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How To Hike Without Getting Tired – 7 Ways

Exploring the great outdoors and all that Mother Nature has to offer can be overwhelming. Hiking can be a very tiring activity, depending on the terrain and how long you spend doing it. This leaves many beginners wondering how they can hike without getting tired.

The 7 ways to hike without getting tired are:

  1. Drink plenty of water
  2. Eat protein packed foods
  3. Prepare physically
  4. Plan things ahead of time
  5. Pace yourself
  6. Check the weather and elevation change
  7. Wear the appropriate clothing and shoes

A lot goes into planning a hike. By taking the time to do so, you will keep yourself safe and prevent exhaustion from taking all the fun out of your hike. Below, we’ll discuss the importance of each of the factors listed above.

7 Ways To Hike Without Getting Tired

1. Drink Plenty Of Water

Fill up your water bottle or CamelBak before you head out! It is crucial to stay hydrated, as sweating is inevitable with any physical activity. This is probably the most important step in maintaining a steady level of energy during your hike. But how much water should you pack? A good rule of thumb is about 1 liter of water for every 2 hours of hiking.

CamelBaks make it easy to not only measure your water intake, but also to carry your water on your back. These can be purchased on Amazon or in-store at your local outdoor camping shop in a variety of sizes. If you don’t have a CamelBak, don’t worry! Simply fill a water bottle, or multiple water bottles, and put them in a backpack. The less you carry in your hands, the less tired you will be!

Electrolyte-enhanced water will also help rehydrate you after a good sweat. Grab a powder packet that takes up very little space and can quickly be added to your water for instant rehydration. Liquid IV and Pedialyte offer packet options in many flavors!

2. Eat Protein Packed Foods

Be sure you bring protein packed snacks with you. Hiking requires a lot of energy and protein will help replenish all the energy you lose. Trail-mix, beef jerky, nut butters, and fruit are all perfect snacks that are full of enough calories to sustain your hike, as well as light enough to not weigh down your backpack/hiking bag. It is always better to have excess food, rather than not enough.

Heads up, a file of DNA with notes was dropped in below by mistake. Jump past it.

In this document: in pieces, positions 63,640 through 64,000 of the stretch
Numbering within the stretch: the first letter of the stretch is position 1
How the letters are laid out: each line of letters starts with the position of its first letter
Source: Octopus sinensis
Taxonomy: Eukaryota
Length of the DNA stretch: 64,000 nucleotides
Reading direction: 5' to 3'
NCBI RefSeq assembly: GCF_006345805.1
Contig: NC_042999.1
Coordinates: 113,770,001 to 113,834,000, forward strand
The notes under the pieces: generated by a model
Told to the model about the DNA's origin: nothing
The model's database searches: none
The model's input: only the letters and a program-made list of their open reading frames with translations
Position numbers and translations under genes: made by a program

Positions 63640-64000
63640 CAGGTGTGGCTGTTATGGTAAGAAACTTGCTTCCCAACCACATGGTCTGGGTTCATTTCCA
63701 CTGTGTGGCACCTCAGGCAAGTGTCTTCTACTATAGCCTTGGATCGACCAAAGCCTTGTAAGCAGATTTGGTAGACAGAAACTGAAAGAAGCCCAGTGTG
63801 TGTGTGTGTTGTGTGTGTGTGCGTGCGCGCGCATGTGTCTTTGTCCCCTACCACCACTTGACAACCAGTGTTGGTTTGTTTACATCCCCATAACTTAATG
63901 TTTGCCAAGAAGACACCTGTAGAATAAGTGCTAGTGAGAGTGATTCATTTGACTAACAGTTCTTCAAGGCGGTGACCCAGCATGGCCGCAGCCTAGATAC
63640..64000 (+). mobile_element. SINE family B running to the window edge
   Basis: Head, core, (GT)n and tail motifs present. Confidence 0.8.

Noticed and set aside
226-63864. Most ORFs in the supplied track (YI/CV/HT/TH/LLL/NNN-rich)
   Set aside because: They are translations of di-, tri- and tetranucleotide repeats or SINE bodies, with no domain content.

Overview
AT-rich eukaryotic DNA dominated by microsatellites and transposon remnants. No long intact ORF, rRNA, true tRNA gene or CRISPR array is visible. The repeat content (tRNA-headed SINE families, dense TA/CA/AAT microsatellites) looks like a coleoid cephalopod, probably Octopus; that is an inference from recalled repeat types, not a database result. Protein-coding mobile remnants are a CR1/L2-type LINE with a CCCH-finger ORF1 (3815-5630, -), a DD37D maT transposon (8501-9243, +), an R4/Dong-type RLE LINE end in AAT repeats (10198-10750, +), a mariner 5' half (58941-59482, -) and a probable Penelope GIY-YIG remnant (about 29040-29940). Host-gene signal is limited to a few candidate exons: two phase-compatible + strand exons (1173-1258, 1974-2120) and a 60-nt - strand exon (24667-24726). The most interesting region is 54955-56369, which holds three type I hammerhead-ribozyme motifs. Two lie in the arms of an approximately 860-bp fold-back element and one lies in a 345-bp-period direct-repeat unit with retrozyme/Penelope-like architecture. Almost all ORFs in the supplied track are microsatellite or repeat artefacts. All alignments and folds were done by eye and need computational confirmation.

Therefore, depending on how long you are planning to hike for, and the type of hike you will be going on (flatland or mountainous), you will want to consume around 3,000 calories per day. If your hike will only be a couple of hours, 2-3 snacks will be plenty! However, for a full day of hiking, you will need to pack your 3 meals in addition to snacks.

3. Prepare Physically

Hiking can be physically exhausting, as you are at the mercy of Mother Nature. You could be met with many obstacles including rugged terrain, bad weather and elevation changes. While you do not need to be extremely fit to go hiking, it is important to know your physical limitations and how much of a challenge your body can take.

Luckily, many hiking trails are leveled, often using terms like “beginner,” “moderate,” or “advanced” or are color coded based on their difficulty. If you are new to the hiking world, it is best to start with a beginner hiking trail.

With experience, exercise and time spent on the trails, you can build your stamina up for an advanced trail. The most important thing is to begin with a trail that is suitable for your level of experience. By doing so, you will set yourself up for a successful, enjoyable hike!

4. Plan Things Ahead Of Time

Planning your hike is equally as important as preparing physically. Research the total length of the hike and give yourself ample time to complete it. Keep in mind that the average person walks around 2-3 miles per hour. This will help you get an idea of how long the hike will take you without stopping. However, you will want to add in additional time to eat, rest and sightsee.